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Clinton High School

Source: Clinton High School 1908 Annual, Published by the students of The Clinton High School, Clinton, Missouri, Lingle & Lingle, Printers - Transcribed and Submitted by Veneta McKinney
Calendar of Closing Exercises of the Public Schools.

May 18th, Monday— High School Examinations begin.

May 22nd, Friday. — Grade Examinations begin.

May 24th, Sunday.— Baccalaureate Sermon. At M. E. Church, 11 a. m. Preached by Dr. J. H. George, President of Drury College, Springfield, Mo.

May 28th, Thursday.— High School Commencement, Opera House, 8 p. m. Address by Dr. William A. Webb, President of Central College. Fayette, Mo.

May 29th, Friday. — Grammer School Graduation. High School Chapel. 2 p. m.

May 30th, Saturday,— Lincoln School Commencement. 7:30 p. m.

May 30th, Saturday.— Last Chapel. 10 a. m.


TO High School Student.

 Published monthly during the school year by the High School, Clinton, Mo.

 Subscription 50 cents the year. Single copies 10c.





LOUISE ARNOLD, Ass't. Editor.

TOM MENEES, - Athletics.

ZADELL SIMES, - Exchange.

IDA GOSS, - - - Reporter

LEROY SCOTT, - Reporter



CHAS. GRIMES, - Business Manager.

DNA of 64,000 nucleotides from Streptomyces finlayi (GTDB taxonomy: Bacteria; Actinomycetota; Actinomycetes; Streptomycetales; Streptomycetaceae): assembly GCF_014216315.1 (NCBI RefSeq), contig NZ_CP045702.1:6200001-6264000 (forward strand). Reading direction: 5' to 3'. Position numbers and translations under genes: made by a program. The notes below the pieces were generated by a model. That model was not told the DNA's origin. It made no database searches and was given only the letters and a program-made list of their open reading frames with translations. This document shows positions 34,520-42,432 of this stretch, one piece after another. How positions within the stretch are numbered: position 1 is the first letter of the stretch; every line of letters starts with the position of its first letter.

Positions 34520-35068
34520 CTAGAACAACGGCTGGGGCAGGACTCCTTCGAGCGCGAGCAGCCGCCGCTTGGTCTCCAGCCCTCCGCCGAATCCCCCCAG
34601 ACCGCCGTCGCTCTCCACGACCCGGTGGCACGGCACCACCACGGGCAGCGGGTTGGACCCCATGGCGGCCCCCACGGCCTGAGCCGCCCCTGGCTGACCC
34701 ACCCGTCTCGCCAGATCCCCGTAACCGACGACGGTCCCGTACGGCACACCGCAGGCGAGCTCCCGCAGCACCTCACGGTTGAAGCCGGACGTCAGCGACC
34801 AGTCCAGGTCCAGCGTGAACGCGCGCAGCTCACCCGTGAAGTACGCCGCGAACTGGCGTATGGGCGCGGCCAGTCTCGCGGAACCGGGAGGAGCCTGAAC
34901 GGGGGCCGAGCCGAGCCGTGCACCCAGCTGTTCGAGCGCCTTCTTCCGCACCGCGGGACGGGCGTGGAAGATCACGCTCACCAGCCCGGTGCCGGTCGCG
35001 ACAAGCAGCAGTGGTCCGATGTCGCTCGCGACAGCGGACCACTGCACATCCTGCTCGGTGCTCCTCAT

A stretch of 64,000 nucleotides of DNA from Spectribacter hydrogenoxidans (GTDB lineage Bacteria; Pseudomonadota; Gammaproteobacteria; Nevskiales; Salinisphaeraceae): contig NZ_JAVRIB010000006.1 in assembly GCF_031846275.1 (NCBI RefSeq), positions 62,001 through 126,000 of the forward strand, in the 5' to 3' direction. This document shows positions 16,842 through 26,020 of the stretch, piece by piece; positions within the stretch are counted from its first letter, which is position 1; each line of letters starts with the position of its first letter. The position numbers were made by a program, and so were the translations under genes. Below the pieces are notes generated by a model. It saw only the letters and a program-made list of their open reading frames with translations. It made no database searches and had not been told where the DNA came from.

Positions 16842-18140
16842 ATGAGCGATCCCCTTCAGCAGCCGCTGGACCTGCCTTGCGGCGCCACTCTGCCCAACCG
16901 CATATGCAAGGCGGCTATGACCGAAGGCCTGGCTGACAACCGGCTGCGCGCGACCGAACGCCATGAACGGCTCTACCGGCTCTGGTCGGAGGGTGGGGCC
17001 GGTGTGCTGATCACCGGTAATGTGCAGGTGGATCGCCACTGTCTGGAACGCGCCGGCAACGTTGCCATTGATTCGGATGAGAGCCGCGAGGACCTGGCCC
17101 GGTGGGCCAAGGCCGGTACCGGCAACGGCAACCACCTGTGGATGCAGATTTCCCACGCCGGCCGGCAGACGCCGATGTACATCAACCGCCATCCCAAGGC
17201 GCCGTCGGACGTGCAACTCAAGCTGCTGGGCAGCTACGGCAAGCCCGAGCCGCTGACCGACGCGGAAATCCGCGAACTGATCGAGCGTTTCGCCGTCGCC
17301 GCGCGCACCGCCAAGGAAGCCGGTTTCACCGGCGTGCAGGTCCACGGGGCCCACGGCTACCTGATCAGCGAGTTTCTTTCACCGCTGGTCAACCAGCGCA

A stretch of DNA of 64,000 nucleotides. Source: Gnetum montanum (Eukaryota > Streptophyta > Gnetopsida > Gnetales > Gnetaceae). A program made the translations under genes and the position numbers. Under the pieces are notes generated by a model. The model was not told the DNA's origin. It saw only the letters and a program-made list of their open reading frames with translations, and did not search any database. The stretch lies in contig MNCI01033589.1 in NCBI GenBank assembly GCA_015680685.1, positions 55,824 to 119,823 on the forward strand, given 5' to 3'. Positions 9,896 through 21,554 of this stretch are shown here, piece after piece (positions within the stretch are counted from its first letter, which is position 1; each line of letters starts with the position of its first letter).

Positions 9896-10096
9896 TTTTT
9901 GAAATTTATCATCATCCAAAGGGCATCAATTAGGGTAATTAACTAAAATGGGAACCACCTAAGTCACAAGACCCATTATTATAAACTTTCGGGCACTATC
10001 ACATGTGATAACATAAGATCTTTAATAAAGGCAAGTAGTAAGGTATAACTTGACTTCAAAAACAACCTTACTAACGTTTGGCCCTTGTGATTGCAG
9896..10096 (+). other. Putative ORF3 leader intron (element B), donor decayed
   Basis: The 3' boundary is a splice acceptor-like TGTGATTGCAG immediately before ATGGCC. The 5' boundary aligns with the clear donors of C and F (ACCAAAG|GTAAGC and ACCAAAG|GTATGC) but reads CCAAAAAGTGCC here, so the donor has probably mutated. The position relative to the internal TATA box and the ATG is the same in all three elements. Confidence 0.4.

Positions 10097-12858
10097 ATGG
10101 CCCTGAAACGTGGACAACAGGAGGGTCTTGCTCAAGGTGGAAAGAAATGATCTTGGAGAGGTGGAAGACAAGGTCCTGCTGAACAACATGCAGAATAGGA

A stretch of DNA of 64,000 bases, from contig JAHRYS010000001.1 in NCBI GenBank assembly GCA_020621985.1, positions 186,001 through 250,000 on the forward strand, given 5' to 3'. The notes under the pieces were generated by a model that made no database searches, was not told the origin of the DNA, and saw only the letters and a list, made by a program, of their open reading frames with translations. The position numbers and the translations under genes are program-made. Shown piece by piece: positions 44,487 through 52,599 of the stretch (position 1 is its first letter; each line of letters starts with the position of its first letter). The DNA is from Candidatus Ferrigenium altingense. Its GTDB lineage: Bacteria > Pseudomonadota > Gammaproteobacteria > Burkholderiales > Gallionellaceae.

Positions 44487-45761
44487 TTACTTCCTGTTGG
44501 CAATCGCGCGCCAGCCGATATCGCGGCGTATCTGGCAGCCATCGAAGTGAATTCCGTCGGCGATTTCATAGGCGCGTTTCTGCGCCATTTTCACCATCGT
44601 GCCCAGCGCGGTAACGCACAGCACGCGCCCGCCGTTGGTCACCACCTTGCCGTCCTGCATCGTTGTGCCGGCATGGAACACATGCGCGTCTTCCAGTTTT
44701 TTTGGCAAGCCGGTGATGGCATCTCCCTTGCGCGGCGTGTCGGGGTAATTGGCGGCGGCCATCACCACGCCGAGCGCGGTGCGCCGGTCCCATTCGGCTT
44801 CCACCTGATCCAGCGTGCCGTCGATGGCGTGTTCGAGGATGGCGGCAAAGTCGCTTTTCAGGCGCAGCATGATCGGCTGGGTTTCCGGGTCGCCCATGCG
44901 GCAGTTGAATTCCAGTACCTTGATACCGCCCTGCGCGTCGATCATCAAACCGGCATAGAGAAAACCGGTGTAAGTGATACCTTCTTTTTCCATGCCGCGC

It is just about the time when a pupil begins to think seriously about vacation. How we are going to take it easy this summer when the flies are off on a visit and the hot breeze has fanned itself cool. We are going to work — father and mother— just enough to make the time pass along without monotony. There will be a rushing business done at ''The Ole Swimmin' Hole" and "In the Shade of the Old Apple Tree." The school texts will be laid aside and the book dealer will be troubled with people asking for something light and breezy. Of course, if we should fail in any subject we must try to make that up — next winter. But we will not fail. We shall surely succeed in making every point, but some may be so poorly made as to require being made over.


The months of June, July, and August compose the vacation period, but at present there are all reasons for believing they will be pretty full of all kinds of events. "The Merry Widow" hat is here; and has caused so much excitement that even if it were done away with immediately, we could yet be interested by the many hold-ups, divorces and suicides which it has caused. Then very likely some little things will happen from time to time to relieve our minds. Now and then, doubtless, we will turn back and review the past and then, soaring on eagle's wings, look far into the future. There we see ourselves great personages; great in our insignificance. But these exercises are good for the imagination.